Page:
Comparisons are a bad habit that many of us have been exposed to since we were children. Parents might have compared us to siblings, teachers may have compared us to classmates, and bosses could compare us to past and present employees.

                The people who have developed the bad habit of comparing themselves to others have been given incorrect yardsticks for measurement from the start.

                These people will always find it difficult to break out of this bad habit because there will always be someone who has it better than they do: a better house, better car, better job, higher income and so on.

                Research shows that in the age of social media, social comparisons are much easier and can ultimately harm self-esteem if scrolling becomes a bad habit[2].

                6. No Alternative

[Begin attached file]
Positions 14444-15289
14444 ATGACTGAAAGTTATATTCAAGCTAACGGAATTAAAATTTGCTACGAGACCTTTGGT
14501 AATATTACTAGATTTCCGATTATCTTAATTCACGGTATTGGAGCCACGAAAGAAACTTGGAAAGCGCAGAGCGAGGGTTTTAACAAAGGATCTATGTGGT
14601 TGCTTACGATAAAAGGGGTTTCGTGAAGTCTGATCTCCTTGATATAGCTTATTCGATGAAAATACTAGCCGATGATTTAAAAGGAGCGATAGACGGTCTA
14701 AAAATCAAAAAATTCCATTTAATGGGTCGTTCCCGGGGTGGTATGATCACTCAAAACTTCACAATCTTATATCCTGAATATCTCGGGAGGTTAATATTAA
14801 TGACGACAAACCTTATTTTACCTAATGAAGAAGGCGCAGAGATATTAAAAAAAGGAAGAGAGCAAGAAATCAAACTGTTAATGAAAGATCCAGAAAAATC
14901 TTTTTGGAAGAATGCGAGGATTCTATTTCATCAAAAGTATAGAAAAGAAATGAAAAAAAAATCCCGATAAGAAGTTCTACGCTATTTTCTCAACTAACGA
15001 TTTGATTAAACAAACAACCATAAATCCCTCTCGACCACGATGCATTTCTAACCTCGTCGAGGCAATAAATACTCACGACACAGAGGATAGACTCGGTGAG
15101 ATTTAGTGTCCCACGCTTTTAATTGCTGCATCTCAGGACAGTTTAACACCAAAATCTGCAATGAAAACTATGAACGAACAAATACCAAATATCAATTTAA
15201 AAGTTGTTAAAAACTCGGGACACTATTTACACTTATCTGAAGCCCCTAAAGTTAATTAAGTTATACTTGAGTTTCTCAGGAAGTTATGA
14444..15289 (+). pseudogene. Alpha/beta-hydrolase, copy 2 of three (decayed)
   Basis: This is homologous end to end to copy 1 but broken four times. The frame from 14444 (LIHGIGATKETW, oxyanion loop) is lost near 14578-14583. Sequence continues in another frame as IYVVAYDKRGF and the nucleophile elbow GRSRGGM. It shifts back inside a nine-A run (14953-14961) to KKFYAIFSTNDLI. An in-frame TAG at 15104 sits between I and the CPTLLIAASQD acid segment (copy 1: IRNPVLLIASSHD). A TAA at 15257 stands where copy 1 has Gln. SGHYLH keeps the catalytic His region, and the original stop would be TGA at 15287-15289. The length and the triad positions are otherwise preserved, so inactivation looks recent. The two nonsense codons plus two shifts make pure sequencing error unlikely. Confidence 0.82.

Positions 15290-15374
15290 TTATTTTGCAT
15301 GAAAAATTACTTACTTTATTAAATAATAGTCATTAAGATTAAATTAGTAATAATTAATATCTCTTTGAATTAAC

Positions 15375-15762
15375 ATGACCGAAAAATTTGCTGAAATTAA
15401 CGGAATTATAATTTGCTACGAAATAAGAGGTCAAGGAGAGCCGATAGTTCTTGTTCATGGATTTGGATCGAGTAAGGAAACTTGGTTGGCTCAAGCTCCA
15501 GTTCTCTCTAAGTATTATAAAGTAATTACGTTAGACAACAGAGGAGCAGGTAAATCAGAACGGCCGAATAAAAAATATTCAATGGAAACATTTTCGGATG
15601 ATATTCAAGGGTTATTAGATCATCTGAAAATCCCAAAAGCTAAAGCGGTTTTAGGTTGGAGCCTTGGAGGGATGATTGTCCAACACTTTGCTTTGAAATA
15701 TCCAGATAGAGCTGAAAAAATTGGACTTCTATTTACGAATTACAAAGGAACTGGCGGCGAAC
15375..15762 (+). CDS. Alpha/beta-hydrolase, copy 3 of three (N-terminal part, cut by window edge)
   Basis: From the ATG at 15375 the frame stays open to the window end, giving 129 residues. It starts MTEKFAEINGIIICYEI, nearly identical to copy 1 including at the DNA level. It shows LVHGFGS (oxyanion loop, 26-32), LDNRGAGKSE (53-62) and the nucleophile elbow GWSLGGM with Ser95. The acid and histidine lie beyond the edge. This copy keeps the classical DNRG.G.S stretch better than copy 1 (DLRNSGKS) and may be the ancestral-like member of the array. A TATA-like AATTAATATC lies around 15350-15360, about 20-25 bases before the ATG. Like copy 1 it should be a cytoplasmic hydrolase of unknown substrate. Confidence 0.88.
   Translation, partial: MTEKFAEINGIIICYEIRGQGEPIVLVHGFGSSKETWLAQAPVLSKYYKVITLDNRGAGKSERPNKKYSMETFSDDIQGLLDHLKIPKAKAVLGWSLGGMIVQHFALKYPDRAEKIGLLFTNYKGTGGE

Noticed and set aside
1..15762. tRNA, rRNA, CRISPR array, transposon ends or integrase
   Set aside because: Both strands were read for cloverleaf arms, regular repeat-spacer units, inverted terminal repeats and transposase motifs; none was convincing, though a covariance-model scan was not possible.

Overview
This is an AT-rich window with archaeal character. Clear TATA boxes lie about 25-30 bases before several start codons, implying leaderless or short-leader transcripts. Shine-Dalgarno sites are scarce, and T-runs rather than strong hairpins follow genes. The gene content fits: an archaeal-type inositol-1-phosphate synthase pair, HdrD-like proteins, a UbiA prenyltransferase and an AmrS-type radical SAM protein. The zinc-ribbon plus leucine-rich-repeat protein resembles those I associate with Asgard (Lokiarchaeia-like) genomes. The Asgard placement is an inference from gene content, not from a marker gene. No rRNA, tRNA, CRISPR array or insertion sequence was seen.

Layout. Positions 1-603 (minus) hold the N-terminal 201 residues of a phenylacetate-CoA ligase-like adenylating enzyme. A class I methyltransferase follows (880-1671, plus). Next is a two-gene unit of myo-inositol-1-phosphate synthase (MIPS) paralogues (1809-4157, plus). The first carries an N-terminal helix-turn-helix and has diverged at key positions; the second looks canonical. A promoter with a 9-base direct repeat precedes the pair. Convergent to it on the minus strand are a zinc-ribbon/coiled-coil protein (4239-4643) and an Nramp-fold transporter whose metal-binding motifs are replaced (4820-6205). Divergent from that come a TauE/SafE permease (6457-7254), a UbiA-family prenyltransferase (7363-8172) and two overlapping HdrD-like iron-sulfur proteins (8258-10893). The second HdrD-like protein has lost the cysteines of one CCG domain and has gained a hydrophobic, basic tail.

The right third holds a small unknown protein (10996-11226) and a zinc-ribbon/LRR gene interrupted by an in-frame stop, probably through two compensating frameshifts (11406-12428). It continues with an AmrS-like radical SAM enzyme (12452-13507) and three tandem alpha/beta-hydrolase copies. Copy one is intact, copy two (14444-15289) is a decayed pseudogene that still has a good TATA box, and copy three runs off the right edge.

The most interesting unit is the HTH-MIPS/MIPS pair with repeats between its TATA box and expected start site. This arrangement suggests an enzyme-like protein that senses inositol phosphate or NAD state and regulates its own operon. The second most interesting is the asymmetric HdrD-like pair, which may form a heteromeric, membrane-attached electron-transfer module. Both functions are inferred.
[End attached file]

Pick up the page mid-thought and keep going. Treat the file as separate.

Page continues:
This is a real and valid reason why breaking bad habits is difficult. These habits could fulfill a need that may not be met any other way.

                Someone who has physical or psychological limitations, such as a disability or social anxiety, may find it hard to quit obsessive content consumption for better habits.

                Alternately, a perfectly healthy person may be unable to quit smoking because alternates are just not working out.

                Similarly, a person who bites their nails when anxious may be unable to relieve stress in any other socially accepted manner.

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                7. Stress